Do you find yourself regularly being on the receiving end of favors?
Are you good at influencing others, making sound arguments, and—let’s put it bluntly—getting what you want?
If so, you might have lucrative career opportunities in lobbying.
Lobbyists seek to sway officials of all kinds on all matters—regarding regulations, enforcement, legislation, and more. Several industries spend big bucks on lobbying efforts, such as insurance, oil and gas, healthcare, electronics manufacturing, and many others. The pharmaceutical industry alone has spent over $4.95 billion on lobbying over the last 23 years.
Want to become a lobbyist? Keep reading to see what you need to do.
Getting Your Degree and Finding an Internship Opportunity
Lobbying is a unique career in that it doesn’t require you to have a specific degree.
Still, having one in a related field can offer several advantages to your career, especially as you begin to seek employment. There are several types of lobbying, so the area you choose to focus on should inform the type of education you get.
You might consider getting a degree in political science, psychology, business, or law. Advances degrees in specific areas of study, such as a Master’s in American History or Journalism, might also help you communicate your lobby’s needs better.
Once you’ve received the education, the next step is applying it. Seek out paid or unpaid internships, which not only help you develop your skills, but also look great on your CV.
Registering With the State and Federal Government
Next, you’ll need to register yourself as a lobbyist with the state and federal government.
Registration requirements (and their subsequent fees) vary by state. Most states ask you to fill out standard registration paperwork that includes information such as your name and address, information about your client(s), and subject matters that inform your lobbying work.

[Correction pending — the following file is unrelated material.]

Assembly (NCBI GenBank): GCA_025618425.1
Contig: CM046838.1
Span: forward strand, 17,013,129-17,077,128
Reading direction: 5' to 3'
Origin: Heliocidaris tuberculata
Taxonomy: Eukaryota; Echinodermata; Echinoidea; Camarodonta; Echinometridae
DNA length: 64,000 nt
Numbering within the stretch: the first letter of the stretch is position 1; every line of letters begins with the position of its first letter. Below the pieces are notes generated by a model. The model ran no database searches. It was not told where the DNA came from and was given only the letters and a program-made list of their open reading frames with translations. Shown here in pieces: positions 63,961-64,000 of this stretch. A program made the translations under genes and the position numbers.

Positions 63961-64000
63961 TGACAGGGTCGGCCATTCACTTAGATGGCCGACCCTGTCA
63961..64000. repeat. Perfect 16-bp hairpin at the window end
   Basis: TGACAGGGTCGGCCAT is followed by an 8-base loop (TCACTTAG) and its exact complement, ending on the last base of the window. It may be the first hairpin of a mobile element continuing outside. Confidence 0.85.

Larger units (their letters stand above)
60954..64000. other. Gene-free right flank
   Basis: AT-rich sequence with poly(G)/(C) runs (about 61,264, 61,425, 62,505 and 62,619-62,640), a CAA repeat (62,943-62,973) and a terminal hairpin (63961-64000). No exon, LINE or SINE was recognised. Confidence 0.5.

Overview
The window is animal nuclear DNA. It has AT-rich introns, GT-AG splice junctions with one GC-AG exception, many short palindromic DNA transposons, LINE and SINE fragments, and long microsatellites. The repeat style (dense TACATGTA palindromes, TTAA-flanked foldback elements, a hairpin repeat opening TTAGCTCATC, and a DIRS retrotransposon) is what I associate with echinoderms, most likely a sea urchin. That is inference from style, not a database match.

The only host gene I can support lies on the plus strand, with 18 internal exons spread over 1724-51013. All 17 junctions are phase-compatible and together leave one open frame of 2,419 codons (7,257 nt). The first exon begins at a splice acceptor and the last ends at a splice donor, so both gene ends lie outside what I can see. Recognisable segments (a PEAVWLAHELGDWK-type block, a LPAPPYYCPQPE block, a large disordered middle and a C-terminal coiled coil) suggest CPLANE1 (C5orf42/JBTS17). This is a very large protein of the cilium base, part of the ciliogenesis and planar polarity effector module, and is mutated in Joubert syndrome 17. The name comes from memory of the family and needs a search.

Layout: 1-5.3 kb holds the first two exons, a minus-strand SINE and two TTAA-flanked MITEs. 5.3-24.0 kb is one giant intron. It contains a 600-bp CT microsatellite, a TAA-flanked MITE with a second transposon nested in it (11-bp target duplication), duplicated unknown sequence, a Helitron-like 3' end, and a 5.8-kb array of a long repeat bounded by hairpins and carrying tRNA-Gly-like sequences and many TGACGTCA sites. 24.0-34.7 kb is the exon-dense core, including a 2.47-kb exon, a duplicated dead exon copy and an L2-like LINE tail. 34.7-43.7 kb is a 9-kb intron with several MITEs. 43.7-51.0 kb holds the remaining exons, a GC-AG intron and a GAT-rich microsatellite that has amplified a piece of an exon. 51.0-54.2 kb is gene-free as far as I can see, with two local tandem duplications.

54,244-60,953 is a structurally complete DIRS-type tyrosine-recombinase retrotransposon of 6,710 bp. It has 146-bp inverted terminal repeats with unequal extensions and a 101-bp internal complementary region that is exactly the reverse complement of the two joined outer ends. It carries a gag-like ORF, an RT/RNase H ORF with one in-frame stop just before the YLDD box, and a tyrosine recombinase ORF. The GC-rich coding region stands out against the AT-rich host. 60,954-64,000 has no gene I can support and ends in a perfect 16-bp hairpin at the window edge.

Other states require honesty pledges, an ethics committee review, the terms of compensation for your work, and more. Similarly, some states have registration fees while others do not.
Becoming Involved in Local Issues You Care About
You can’t be a lobbyist without some experience . . . lobbying. Where’s the best place to start?
Check in with your friends, family, local businesses, congressmen, neighbors, and community members to see how you can advocate on their behalf. What are the common complaints, issues, wants, and needs? Is there any way you can push movements forward, give conversations a platform, increase exposure on topics your community cares about?
Like an internship, this kind of work helps you develop the skill set necessary to become a lobbyist. To make an impact, you’ll have to show motivation, do the work, and produce results.
Later, when you apply for a lobbying position, be sure to tell them about the efforts you’ve done to help those closest to you.
Ready to Become a Lobbyist? Gaining Employment
And there you have it: a succinct guide to becoming a lobbyist.
The lobbyist career is an exciting one, but it takes much more than being a good arguer. It requires dedication, community involvement, networking, communication skills, and research. Oh yeah—and holding a degree in a related field doesn’t hurt!
If you become a lobbyist, we hope you remember the small guys like us. Wink, wink.
Come back often for more fantastic articles like this one, as well-rounded interests are also sure to help you succeed in your work!